Pointing to the threat of terrorist groups like al-Qaida, Sen. Carl Levin and 60 of his colleagues voted Wednesday in favor of keeping provisions in the proposed National Defense Authorization Act that would grant the military the ability to detain terrorist suspects abroad and at home under controversial circumstances. Amy Goodman gave us a heads-up about the vote and its implications on Tuesday’s broadcast, but even warnings from the likes of Defense Secretary Leon Panetta and FBI chief Robert Mueller didn’t sway the majority of senators to vote down the measures. So now it’s up to President Obama and his executive veto powers to stop the legislation in its tracks. —KA
The New York Times:
The most disputed provision would require the government to place into military custody any suspected member of Al Qaeda or one of its allies connected to a plot against the United States or its allies. The provision would exempt American citizens, but would otherwise extend to arrests on United States soil. The executive branch could issue a waiver and keep such a prisoner in the civilian system.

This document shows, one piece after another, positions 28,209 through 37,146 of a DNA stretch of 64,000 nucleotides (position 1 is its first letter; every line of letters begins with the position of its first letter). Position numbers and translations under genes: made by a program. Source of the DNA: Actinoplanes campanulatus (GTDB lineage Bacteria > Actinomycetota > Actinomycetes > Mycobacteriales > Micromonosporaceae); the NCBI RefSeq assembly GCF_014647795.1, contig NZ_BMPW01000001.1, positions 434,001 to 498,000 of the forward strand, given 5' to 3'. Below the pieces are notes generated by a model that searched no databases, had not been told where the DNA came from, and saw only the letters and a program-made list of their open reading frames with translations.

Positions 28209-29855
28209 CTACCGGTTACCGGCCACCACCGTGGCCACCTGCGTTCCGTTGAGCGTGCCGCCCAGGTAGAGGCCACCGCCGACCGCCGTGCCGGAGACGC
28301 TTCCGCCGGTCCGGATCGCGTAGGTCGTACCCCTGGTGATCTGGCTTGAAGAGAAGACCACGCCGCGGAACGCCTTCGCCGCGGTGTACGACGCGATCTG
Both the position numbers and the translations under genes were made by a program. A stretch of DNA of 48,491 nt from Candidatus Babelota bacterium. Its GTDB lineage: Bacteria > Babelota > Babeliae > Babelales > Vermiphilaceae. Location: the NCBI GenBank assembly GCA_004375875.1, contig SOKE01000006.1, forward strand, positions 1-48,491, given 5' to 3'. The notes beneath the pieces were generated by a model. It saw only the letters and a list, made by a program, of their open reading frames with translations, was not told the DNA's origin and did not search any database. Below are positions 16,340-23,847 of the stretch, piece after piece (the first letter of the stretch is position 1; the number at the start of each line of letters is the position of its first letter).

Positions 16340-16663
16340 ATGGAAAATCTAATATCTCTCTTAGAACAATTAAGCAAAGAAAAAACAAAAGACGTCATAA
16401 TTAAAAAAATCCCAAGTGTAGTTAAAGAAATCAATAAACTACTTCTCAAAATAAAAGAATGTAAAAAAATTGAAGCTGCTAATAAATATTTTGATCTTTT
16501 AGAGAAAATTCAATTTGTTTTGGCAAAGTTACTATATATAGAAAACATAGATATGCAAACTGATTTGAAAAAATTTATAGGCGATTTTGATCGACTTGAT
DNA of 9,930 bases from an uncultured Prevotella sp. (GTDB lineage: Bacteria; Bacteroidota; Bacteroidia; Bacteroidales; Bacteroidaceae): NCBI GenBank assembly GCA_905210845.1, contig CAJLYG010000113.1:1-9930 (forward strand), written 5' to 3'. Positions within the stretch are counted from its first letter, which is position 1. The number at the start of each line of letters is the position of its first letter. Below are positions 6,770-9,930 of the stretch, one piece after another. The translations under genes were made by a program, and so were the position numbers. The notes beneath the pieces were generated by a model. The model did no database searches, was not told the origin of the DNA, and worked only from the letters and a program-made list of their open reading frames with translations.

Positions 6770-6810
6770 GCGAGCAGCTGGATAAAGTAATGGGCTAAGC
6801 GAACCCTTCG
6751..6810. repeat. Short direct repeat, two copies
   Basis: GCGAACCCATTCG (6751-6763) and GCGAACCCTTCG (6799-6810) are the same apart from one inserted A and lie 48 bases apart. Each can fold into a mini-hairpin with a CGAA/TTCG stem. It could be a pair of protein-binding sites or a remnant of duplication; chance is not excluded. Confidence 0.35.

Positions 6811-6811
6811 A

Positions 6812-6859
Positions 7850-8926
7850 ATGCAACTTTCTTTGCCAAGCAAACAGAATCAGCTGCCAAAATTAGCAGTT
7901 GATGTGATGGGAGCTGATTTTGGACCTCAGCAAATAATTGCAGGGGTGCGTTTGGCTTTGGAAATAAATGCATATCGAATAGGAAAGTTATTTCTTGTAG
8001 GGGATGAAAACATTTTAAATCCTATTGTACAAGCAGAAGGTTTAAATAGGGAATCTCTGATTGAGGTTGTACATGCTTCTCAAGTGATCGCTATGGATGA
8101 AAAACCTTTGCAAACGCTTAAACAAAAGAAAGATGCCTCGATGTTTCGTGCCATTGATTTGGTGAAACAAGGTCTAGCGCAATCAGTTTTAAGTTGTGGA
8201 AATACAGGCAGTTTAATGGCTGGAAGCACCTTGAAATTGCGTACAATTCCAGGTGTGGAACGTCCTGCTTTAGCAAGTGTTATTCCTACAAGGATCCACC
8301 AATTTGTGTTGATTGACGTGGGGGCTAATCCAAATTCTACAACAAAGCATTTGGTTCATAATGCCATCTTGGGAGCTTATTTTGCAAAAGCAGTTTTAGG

A related provision would create a federal statute saying the government has the legal authority to keep people suspected of terrorism in military custody, indefinitely and without trial. It contains no exception for American citizens. It is intended to bolster the authorization to use military force against the perpetrators of the terrorist attacks of Sept. 11, 2001, which lawmakers enacted a decade ago.
The administration has strongly opposed the mandatory military custody provision, saying it “would raise serious and unsettled legal questions and would be inconsistent with the fundamental American principle that our military does not patrol our streets.”